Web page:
- Talent: A GAM selected account requires top talent. The client is expecting top of the line service and expertise on their account. The main point of contact is the quarterback that involves a team of A-players around them to support the whole GAM motion.
- Territory: Optimize sales territories of accounts based on the new structure put in place. An optimized territory for your GAM team will result in improved customer coverage, improved retention of your sales talent, and revenue growth.
- Coverage: Based on the prioritized accounts, there is adequate coverage of the account from sales resources globally. Your key resources need to be aligned to theirs to ensure success within the designated territories.
- Compensation: The high skill level required and the global complexity of the role need to factored into compensation. There needs to be enough stability through base pay while offering competitive variable pay, as this will be tied to the growth goals within the account.
Getting the right structure in place around a common global goal within an account can be challenging and time-consuming. But it is the foundation for making a GAM program successful both internally and externally with the customer.
Managing and Measurement Are Key to Success
An HBR study found that within a few years of the introduction of a GAM program, customer satisfaction improves 20% or more and increases profits and revenue by 15% or more in the account. A mature program (about 5 years old) can see this double (HBR). This program is both expensive and strategically important, so it’s imperative to have metrics that highlight the health of the program.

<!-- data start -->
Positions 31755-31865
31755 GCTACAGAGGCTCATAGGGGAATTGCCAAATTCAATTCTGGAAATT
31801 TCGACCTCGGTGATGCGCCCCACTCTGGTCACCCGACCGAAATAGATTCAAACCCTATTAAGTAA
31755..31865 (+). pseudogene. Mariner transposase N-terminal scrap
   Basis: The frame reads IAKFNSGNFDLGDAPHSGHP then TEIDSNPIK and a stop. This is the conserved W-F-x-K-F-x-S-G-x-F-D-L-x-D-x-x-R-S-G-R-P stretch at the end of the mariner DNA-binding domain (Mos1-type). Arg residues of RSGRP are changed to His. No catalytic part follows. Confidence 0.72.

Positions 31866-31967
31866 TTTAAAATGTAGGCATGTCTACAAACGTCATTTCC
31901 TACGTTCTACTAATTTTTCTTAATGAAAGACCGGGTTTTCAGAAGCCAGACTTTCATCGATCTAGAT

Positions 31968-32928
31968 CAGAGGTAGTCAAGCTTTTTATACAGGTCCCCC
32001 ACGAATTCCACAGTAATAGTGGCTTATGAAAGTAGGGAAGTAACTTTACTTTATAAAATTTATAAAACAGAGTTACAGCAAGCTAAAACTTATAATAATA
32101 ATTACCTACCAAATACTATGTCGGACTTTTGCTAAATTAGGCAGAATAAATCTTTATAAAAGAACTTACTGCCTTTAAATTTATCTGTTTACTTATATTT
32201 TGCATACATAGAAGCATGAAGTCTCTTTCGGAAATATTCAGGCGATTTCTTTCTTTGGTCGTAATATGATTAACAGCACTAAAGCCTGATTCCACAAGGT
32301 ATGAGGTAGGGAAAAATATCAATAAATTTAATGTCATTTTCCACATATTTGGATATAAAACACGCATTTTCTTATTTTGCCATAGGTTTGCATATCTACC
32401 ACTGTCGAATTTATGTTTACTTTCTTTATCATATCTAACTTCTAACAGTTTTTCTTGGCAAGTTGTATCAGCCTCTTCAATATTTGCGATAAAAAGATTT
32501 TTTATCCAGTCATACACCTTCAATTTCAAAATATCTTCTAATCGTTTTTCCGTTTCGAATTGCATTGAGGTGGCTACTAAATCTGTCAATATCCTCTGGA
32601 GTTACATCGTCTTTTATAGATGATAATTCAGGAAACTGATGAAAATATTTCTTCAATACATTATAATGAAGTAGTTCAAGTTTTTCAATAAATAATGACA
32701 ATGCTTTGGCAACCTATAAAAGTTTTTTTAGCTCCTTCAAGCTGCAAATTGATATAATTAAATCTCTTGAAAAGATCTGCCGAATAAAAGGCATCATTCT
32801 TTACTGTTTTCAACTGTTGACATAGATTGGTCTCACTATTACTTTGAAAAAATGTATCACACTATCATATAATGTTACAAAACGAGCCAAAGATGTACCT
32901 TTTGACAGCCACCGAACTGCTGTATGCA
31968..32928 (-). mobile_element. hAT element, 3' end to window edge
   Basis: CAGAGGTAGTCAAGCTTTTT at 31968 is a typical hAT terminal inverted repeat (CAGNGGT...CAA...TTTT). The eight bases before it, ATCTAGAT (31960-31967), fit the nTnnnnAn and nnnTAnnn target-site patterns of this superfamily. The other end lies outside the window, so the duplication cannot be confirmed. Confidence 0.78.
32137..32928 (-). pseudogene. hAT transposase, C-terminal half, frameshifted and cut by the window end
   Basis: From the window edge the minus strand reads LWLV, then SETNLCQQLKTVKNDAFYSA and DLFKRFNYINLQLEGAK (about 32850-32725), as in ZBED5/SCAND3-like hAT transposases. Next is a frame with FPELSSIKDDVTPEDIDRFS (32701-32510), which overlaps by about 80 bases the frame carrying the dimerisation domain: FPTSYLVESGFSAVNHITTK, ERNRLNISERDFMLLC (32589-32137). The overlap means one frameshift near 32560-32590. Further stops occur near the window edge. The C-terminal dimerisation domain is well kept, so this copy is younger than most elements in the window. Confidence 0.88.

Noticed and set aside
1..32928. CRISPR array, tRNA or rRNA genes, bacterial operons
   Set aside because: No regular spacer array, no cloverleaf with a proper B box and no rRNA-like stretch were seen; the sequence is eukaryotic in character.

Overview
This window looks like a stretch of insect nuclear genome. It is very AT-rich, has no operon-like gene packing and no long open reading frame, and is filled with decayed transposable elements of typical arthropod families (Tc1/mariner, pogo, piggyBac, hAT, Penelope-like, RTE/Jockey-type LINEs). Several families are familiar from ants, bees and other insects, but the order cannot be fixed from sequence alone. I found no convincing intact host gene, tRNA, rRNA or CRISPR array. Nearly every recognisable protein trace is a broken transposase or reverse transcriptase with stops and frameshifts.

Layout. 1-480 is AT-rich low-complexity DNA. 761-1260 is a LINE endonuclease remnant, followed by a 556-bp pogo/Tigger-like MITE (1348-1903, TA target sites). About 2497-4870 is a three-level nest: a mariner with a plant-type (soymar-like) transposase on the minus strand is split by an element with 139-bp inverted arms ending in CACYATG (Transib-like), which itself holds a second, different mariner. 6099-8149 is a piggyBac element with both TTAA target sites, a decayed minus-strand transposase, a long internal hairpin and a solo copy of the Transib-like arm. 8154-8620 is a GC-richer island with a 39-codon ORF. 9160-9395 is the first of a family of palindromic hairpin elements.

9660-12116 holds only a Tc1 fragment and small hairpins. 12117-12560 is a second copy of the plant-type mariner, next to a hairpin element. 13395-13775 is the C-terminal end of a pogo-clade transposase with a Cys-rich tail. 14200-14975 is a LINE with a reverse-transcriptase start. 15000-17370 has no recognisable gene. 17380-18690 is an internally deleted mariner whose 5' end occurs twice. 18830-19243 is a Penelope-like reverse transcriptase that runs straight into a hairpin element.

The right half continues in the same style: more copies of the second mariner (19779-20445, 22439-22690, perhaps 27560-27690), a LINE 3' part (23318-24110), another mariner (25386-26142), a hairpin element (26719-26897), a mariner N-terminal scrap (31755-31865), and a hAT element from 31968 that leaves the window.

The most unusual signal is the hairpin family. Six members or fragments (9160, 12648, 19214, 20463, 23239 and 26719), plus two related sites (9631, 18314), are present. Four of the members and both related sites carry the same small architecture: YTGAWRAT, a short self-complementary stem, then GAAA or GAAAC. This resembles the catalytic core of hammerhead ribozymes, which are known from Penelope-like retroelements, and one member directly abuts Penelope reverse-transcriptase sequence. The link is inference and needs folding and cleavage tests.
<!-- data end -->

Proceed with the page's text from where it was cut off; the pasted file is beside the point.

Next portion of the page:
Your GAM program should have key metrics tied to the goals you have for the account. Metrics help both parties see the mutual benefits of the program, which helps to build trust further.
Your goal of this program might be to grow your wallet share within the account and improve the account experience. You might be looking at:
- What is the cross-sell/upsell revenue we are getting in this account?
- What kind of year over year growth are we seeing?
- How much money is the customer saving through better pricing, service, etc.?
- Qualitatively, what has been the feedback from our account on service?
As a Sales Leader, you are dealing with competition from every angle. You are looking for new ways to not only outmaneuver your rivals but provide a customer experience second to none. Your current situation might lead you down the path of a Global Account Management strategy. As you are getting started building the program out, remember the following:
- The accounts within a GAM program have to be a win-win for the customer and for the supplier. Make sure you are thoughtful in how you select and prioritize accounts using the GAM Account Selection Tool.
- Internally you have to have a foundation that is set to support this type of work. Organize and structure your resources for success through analysis of the talent, territory, coverage, and pay structure.
- Make sure there are metrics in place which provide a clear picture of the progress/success of the program.